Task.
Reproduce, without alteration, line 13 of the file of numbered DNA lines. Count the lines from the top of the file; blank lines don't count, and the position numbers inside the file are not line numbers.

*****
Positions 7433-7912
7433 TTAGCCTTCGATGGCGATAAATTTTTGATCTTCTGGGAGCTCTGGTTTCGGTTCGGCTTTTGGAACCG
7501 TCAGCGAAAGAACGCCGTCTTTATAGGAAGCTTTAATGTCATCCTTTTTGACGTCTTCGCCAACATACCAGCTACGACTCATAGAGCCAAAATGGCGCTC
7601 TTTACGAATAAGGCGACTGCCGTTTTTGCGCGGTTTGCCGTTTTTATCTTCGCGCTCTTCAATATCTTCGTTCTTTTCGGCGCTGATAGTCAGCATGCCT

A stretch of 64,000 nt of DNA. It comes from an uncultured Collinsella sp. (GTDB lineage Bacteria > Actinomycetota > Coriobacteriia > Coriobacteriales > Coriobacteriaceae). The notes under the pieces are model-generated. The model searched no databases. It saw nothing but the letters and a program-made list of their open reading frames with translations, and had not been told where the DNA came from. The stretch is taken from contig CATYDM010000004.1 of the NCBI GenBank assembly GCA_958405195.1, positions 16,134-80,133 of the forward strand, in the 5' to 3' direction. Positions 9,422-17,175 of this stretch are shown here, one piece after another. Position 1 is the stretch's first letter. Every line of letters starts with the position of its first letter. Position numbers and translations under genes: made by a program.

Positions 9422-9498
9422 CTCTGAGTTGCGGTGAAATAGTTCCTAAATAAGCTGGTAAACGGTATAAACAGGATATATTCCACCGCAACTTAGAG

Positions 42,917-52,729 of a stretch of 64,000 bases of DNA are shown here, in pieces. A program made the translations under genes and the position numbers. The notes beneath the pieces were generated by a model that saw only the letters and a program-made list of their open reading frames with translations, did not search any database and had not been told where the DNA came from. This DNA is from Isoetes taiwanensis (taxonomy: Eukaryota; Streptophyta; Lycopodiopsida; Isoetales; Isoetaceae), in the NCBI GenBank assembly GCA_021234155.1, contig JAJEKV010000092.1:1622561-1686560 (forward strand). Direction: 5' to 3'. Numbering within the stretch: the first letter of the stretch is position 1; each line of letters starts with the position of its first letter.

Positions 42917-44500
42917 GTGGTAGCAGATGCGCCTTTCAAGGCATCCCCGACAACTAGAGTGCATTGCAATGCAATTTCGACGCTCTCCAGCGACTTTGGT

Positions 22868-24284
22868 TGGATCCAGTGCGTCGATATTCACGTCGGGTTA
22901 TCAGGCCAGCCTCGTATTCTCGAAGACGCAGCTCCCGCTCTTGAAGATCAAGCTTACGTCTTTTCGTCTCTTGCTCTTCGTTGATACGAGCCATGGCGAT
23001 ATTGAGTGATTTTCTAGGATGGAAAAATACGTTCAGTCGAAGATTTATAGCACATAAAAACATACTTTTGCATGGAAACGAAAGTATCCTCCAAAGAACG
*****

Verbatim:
22901 TCAGGCCAGCCTCGTATTCTCGAAGACGCAGCTCCCGCTCTTGAAGATCAAGCTTACGTCTTTTCGTCTCTTGCTCTTCGTTGATACGAGCCATGGCGAT